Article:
Program Arcade Games
With Python And Pygame

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Chapter 19: Exceptions

Video: Exception Handling

When something goes wrong with your program, do you want to keep the user from seeing a red Python error message? Do you want to keep your program from hanging? If so, then you need exceptions.

Exceptions are used to handle abnormal conditions that can occur during the execution of code. Exceptions are often used with file and network operations. This allows code to gracefully handle running out of disk space, network errors, or permission errors.

19.1 Vocabulary

There are several terms and phrases used while working with exceptions. Here are the most common:

Most programming languages use the terms “throw” and “catch.” Unfortunately Python doesn't. Python uses “raise” and “exception.” We introduce the throw/catch vocabulary here because they are the most prevalent terms in the industry.

19.2 Exception Handling

The code for handling exceptions is simple. See the example below:

# Divide by zero
    x = 5 / 0
    print("Error dividing by zero")

On line two is the try statement. Every indented line below it is part of the “try block.” There may be no unindented code below the try block that doesn't start with an except statement. The try statement defines a section of code that the code will attempt to execute.

If there is any exception that occurs during the processing of the code the execution will immediately jump to the “catch block.” That block of code is indented under the except statement on line 4. This code is responsible for handling the error.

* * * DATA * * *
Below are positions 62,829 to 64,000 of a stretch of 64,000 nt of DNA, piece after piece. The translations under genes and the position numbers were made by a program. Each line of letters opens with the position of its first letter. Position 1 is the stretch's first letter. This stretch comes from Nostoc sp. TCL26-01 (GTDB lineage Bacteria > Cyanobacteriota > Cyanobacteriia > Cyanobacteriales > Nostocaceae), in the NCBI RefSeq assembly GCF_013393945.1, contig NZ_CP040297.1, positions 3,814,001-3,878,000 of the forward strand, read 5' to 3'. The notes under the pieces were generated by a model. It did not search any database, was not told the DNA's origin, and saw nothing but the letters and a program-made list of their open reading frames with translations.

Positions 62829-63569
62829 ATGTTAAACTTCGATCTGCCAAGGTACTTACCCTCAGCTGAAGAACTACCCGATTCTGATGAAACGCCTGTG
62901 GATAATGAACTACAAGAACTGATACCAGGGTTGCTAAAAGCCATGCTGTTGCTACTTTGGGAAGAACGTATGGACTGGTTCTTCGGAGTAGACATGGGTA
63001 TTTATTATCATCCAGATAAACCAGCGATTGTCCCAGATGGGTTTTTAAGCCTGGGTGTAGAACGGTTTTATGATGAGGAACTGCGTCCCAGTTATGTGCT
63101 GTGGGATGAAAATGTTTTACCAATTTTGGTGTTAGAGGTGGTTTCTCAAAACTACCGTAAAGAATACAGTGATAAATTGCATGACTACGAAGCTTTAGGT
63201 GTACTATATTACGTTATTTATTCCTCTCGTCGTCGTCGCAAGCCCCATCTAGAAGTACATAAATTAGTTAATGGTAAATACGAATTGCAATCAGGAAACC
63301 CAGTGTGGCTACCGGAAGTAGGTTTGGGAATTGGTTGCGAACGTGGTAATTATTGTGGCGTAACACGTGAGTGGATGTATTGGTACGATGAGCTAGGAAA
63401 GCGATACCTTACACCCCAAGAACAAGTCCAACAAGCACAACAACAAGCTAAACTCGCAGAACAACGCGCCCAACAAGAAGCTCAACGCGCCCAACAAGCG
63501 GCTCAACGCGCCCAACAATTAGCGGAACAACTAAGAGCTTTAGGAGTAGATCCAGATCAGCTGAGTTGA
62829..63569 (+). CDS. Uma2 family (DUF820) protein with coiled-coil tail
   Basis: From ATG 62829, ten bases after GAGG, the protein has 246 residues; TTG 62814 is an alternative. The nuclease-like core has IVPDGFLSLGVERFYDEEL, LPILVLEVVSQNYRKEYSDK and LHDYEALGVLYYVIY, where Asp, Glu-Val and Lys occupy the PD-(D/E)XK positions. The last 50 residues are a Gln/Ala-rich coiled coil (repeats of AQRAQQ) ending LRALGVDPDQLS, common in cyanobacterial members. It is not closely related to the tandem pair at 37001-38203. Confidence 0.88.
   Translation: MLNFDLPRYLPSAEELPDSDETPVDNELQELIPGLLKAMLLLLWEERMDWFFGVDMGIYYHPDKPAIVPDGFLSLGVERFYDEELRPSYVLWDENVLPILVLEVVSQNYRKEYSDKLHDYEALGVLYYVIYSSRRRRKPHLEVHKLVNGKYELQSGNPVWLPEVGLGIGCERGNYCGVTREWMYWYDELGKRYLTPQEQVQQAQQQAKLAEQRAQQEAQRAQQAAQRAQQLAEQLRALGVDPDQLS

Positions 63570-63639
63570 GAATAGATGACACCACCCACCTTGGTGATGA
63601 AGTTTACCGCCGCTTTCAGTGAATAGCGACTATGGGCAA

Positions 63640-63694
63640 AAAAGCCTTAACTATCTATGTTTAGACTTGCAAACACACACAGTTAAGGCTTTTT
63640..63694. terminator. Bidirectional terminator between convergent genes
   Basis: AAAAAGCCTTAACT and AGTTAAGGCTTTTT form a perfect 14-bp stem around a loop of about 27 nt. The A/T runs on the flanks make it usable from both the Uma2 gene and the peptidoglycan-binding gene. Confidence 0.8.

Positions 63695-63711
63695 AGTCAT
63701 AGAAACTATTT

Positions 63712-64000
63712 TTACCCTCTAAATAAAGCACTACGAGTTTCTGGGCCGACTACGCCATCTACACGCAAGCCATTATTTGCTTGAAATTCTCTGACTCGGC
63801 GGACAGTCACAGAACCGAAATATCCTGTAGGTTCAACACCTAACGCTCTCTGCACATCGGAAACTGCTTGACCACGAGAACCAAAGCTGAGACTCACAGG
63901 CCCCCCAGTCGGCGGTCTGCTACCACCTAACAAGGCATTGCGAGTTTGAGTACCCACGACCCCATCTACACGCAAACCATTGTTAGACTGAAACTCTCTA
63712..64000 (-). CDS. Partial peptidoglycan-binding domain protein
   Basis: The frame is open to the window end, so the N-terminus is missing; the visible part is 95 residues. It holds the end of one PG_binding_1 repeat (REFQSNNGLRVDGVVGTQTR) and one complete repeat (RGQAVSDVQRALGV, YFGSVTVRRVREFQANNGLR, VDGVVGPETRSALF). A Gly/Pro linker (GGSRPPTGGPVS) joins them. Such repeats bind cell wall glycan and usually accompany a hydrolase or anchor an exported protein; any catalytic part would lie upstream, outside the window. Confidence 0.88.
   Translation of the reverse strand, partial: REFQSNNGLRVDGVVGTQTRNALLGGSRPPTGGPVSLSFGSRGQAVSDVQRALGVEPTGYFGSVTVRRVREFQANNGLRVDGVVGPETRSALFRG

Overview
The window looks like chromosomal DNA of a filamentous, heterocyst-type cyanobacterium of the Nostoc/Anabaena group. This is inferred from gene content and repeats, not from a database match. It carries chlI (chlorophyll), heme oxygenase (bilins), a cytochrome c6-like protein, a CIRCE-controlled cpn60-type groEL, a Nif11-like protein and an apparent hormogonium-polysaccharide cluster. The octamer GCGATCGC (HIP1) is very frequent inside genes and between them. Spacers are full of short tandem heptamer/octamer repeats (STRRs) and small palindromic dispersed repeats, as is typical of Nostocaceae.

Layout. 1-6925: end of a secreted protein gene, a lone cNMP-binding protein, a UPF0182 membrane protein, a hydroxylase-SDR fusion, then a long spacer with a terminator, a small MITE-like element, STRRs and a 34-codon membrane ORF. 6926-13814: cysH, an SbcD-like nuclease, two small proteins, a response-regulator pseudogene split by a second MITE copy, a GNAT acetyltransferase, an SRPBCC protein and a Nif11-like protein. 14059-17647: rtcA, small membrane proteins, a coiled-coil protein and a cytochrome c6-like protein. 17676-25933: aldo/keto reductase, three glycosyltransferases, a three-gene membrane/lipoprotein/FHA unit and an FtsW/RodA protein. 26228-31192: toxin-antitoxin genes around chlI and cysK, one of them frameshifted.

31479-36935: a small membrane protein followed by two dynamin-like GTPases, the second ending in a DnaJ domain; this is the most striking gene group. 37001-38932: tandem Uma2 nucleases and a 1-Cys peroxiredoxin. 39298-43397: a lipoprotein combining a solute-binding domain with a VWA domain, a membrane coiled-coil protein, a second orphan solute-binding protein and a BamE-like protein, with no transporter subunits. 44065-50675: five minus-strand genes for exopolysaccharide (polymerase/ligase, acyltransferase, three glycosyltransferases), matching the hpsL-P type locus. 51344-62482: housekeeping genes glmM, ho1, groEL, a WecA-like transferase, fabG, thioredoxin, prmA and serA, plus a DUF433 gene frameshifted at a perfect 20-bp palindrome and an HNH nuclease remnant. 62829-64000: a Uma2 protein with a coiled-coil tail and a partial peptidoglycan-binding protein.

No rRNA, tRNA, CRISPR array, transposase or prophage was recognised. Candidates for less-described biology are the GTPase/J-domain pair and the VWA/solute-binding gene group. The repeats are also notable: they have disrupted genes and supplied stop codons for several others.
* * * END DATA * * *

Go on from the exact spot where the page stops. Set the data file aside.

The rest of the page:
A program may use exceptions to catch errors that occur during a conversion from text to a number. For example:

# Invalid number conversion
    x = int("fred")
    print("Error converting fred to a number")

An exception will be thrown on line 3 because “fred” can not be converted to an integer. The code on line 5 will print out an error message.

Below is an expanded version on this example. It error-checks a user's input to make sure an integer is entered. If the user doesn't enter an integer, the program will keep asking for one. The code uses exception handling to capture a possible conversion error that can occur on line 5. If the user enters something other than an integer, an exception is thrown when the conversion to a number occurs on line 5. The code on line 6 that sets number_entered to True will not be run if there is an exception on line 5.

number_entered = False
while not number_entered:
    number_string = input("Enter an integer: ")
        n = int(number_string)
        number_entered = True
        print("Error, invalid integer")

Files are particularly prone to errors during operations with them. A disk could fill up, a user could delete a file while it is being written, it could be moved, or a USB drive could be pulled out mid-operation. These types of errors may also be easily captured by using exception handling.

# Error opening file
    my_file = open("myfile.txt")
    print("Error opening file")

Multiple types of errors may be captured and processed differently. It can be useful to provide a more exact error message to the user than a simple “an error has occurred.”

In the code below, different types of errors can occur from lines 5-8. By placing IOError after except on line 9, only errors regarding Input and Output (IO) will be handled by that code. Likewise line 11 only handles errors around converting values, and line 13 covers division by zero errors. The last exception handling occurs on line 15. Since line 15 does not include a particular type of error, it will handle any error not covered by the except blocks above. The “catch-all” except must always be last.

Line 1 imports the sys library which is used on line 16 to print the type of error that has occurred.

import sys

# Multiple errors